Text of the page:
The Top 6 Theories About The Lost City Of Atlantis
All that we know of the legendary island civilization of Atlantis comes from a few pages in Timaeus and Critias, two of the famous “dialogues” written by Greek philosopher Plato in the fourth century ...
Plato
The school founded by this antique philosopher, became a prototype of modern higher education. Contemporaries named him «the divine teacher»: in his works it...
The Top 6 Theories About The Lost City Of Atlantis
All that we know of the legendary island civilization of Atlantis comes from a few pages in Timaeus and Critias, two of the famous “dialogues” written by Greek philosopher Plato in the fourth century ...
Laws (dialogue)
The Laws (Greek: Νόμοι; Latin: De Legibus) is Plato's last and longest dialogue. The conversation depicted in the work's twelve books begins with the question of who is given the credit for establish...
Hippias Major
Hippias Major (or What is Beauty? or Greater Hippias (Greek: Ἱππίας μείζων), to distinguish it from the Hippias Minor, which has the same chief character) is one of the dialogues of Plato. It belo...
Euthyphro
Euthyphro (/ˈjuːθɪfroʊ/; Ancient Greek: Εὐθύφρων, Euthuphrōn) is one of Plato's early dialogues, dated to after 399 BC. Taking place during the weeks leading up to Socrates's trial, the dialogue ...
Timaeus (dialogue)
Timaeus (/taɪˈmiːəs/; Greek: Τίμαιος, Timaios, [tǐmaɪ̯os]) is one of Plato's dialogues, mostly in the form of a long monologue given by the titular character, written circa 360 BC. The work puts forwa...
Timaeus (dialogue) - Wikipedia
Crito
Crito (/ˈkraɪtoʊ/ KRY-toh or /ˈkriːtoʊ/ KREE-toh; Ancient Greek: Κρίτων [krítɔːn]) is a dialogue by the ancient Greek philosopher Plato. It is a conversation between Socrates and his wealthy fri...
First Alcibiades
The First Alcibiades or Alcibiades I (Greek: Ἀλκιβιάδης αʹ) is a dialogue featuring Alcibiades in conversation with Socrates. It is ascribed to Plato, although scholars are divided on the questio...
Second Alcibiades
The Second Alcibiades or Alcibiades II (Greek: Ἀλκιβιάδης βʹ) is a dialogue traditionally ascribed to Plato. In it, Socrates attempts to persuade Alcibiades that it is unsafe for him to pray to t...
Statesman (dialogue)
The Statesman (Greek: Πολιτικός, Politikos; Latin: Politicus), also known by its Latin title, Politicus, is a Socratic dialogue written by Plato. The text describes a conversation among Socrates, the...
Euaeon of Lampsacus
Euaeon of Lampsacus (Greek: Εὐαίων Λαμψακηνός) was one of Plato's students.
Euaeon of Lampsacus - Wikipedia
Gorgias (dialogue)
Gorgias (/ˈɡɔrdʒiəs/; Greek: Γοργίας) is a Socratic dialogue written by Plato around 380 BC. In this dialogue, Socrates seeks the true definition of rhetoric, attempting to pinpoint the essence o...
Atlantis
Atlantis (Ancient Greek: Ἀτλαντὶς νῆσος, "island of Atlas") is a fictional island mentioned within an allegory on the hubris of nations in Plato's works Timaeus and Critias, where it represents t...
Atlantis - Wikipedia
5040 (number)
5040 is a factorial (7!), a superior highly composite number, a colossally abundant number, and the number of permutations of 4 items out of 10 choices (10 × 9 × 8 × 7 = 5040).
Plato mentions in h...
Symposium (Plato)
The Symposium (Ancient Greek: Συμπόσιον) is a philosophical text by Plato dated c. 385–370 BC. It concerns itself at one level with the genesis, purpose and nature of love, and (in latter-d...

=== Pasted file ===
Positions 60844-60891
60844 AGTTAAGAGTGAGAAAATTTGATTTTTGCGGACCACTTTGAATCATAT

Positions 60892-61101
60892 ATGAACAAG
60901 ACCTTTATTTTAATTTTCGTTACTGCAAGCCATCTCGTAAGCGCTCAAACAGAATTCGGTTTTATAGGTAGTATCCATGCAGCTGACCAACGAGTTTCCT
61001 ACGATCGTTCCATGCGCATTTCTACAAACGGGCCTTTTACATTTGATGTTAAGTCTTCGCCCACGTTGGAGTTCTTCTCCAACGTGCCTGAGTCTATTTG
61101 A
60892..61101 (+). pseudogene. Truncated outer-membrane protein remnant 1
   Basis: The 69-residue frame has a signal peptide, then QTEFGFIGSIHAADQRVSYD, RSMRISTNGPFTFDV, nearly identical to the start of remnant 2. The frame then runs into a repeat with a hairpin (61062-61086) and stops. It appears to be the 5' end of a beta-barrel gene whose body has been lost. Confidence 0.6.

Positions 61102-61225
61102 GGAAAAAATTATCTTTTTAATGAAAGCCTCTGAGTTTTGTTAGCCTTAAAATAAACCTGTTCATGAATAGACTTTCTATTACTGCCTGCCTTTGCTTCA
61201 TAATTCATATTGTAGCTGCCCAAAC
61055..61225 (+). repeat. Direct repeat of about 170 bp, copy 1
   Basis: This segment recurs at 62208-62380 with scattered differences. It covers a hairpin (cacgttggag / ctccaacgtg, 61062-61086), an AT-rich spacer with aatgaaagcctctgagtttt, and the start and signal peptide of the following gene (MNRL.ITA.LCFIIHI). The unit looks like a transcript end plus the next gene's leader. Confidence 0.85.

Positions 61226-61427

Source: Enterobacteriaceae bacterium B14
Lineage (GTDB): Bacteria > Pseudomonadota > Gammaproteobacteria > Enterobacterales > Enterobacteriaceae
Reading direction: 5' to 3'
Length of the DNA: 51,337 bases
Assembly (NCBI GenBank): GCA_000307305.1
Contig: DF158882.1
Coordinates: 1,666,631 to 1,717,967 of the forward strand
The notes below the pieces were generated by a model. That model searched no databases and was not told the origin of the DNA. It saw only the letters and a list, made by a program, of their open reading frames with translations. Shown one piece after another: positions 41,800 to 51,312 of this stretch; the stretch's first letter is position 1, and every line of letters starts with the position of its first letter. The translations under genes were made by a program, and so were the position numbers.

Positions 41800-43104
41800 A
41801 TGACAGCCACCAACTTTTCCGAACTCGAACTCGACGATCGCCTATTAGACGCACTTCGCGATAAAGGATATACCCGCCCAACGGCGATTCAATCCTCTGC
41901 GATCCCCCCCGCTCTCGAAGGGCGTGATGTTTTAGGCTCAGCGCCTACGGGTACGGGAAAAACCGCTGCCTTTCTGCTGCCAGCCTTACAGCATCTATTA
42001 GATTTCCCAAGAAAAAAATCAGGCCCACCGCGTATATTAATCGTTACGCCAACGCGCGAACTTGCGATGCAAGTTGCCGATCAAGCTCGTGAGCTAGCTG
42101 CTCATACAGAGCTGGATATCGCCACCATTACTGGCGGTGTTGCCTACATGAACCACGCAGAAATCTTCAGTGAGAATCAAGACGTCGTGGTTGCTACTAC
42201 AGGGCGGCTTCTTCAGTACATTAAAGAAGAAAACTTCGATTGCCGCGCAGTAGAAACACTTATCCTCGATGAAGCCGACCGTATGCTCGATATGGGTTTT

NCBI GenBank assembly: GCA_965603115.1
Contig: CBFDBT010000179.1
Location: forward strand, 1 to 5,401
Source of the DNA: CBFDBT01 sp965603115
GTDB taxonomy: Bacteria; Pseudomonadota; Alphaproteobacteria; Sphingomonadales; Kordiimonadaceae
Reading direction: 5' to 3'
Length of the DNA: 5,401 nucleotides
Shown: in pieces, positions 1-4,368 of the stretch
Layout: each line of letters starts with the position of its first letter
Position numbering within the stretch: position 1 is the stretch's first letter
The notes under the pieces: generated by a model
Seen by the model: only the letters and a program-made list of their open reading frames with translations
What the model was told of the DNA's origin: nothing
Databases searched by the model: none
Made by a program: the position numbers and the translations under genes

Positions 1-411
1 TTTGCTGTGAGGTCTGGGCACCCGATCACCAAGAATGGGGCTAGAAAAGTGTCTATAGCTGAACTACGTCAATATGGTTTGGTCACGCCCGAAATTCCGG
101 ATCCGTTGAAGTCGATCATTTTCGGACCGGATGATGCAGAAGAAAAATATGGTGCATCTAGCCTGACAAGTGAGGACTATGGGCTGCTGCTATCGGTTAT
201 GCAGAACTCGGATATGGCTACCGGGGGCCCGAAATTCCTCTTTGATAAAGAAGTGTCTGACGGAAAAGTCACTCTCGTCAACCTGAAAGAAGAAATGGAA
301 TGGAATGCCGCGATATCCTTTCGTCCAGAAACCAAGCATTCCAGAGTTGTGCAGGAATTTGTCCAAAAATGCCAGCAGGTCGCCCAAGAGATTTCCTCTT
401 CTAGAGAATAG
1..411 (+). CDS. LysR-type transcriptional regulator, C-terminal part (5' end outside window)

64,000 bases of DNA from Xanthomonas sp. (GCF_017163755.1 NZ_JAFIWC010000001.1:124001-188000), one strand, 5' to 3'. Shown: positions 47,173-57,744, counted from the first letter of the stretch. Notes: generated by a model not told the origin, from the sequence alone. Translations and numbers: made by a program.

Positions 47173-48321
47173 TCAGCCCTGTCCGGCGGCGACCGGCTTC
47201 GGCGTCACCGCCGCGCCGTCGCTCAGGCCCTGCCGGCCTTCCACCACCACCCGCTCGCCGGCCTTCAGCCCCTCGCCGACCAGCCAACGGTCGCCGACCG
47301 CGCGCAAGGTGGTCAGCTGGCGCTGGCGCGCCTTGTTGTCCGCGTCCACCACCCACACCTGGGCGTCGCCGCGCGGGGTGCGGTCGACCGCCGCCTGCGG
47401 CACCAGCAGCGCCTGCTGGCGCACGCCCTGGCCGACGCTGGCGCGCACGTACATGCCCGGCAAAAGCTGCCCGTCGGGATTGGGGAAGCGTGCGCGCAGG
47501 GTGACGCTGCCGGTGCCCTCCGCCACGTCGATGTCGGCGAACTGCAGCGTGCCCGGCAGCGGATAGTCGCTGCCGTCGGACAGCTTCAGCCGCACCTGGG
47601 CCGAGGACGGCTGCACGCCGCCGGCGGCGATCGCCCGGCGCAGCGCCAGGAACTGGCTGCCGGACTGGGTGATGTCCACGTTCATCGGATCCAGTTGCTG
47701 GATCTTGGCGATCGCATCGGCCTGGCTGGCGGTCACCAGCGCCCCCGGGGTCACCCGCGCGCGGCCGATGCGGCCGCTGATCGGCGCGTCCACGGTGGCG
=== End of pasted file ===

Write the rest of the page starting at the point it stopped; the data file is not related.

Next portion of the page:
Symposium (Plato) - Wikipedia
King Xuan of Chu
King Xuan of Chu (Chinese: 楚宣王; pinyin: Chǔ Xuān Wáng, died 340 BC) was from 369 to 340 BC the king of the state of Chu during the Warring States period of ancient China. He was born Xiong Li...
King Xuan of Chu - Wikipedia
Euthydemus (dialogue)
Euthydemus (Greek: Εὐθύδημος, Euthydemos), written circa 384 BCE, is a dialogue by Plato which satirizes what Plato presents as the logical fallacies of the Sophists. In it, Socrates describes to ...
Archytas
Archytas (/ˈɑrkɪtəs/; Greek: Ἀρχύτας; 428–347 BC) was an Ancient Greek philosopher, mathematician, astronomer, statesman, and strategist. He was a scientist of the Pythagorean school and famous fo...
Archytas - Wikipedia
Sisyphus (dialogue)
The Sisyphus (Greek: Σίσυφος) is purported to be one of the dialogues of Plato. The dialogue is extant and was included in the Stephanus edition published in Geneva in 1578. It is now generally ac...
Nicochares
Nicochares (Greek: Νικοχάρης, died ca. 345 BC) was an Athenian poet of the Old Comedy, son of Philonides and contemporary with Aristophanes. The titles of Nicochares' plays, as enumerated by Suid...
Ancient Greek flood myths
Greek mythology describes three floods, the flood of Ogyges, the flood of Deucalion, and the flood of Dardanus. Two of the Greek Ages of Man concluded with a flood: The Ogygian Deluge ended the Silver...
Plato's number
Plato’s number is a number enigmatically referred to by Plato in his dialogue the Republic (8.546b). The text is notoriously difficult to understand and its corresponding translations do not allow an ...
Protagoras (dialogue)
Protagoras (/proʊˈtæɡərəs/; Greek: Πρωταγόρας) is a dialogue by Plato. The traditional subtitle (which may or may not be Plato's) is "or the Sophists". The main argument is between the elderly Protago...
Stephanus pagination
Stephanus pagination is a system of reference and organization used in modern editions and translations of Plato (and less famously, Plutarch) based on the 1578 edition of Plato's complete works publi...
Stephanus pagination - Wikipedia
Pang Juan
Pang Juan (simplified Chinese: 庞涓; traditional Chinese: 龐涓; pinyin: Páng Juān; Wade–Giles: P'ang Chüan; died 342 BC) was an ancient Chinese military general of the Wei state during the...
Platonic epistemology
Plato's epistemology holds that knowledge of Platonic Ideas is innate, so that learning is the development of ideas buried deep in the soul, often under the midwife-like guidance of an interrogator. ...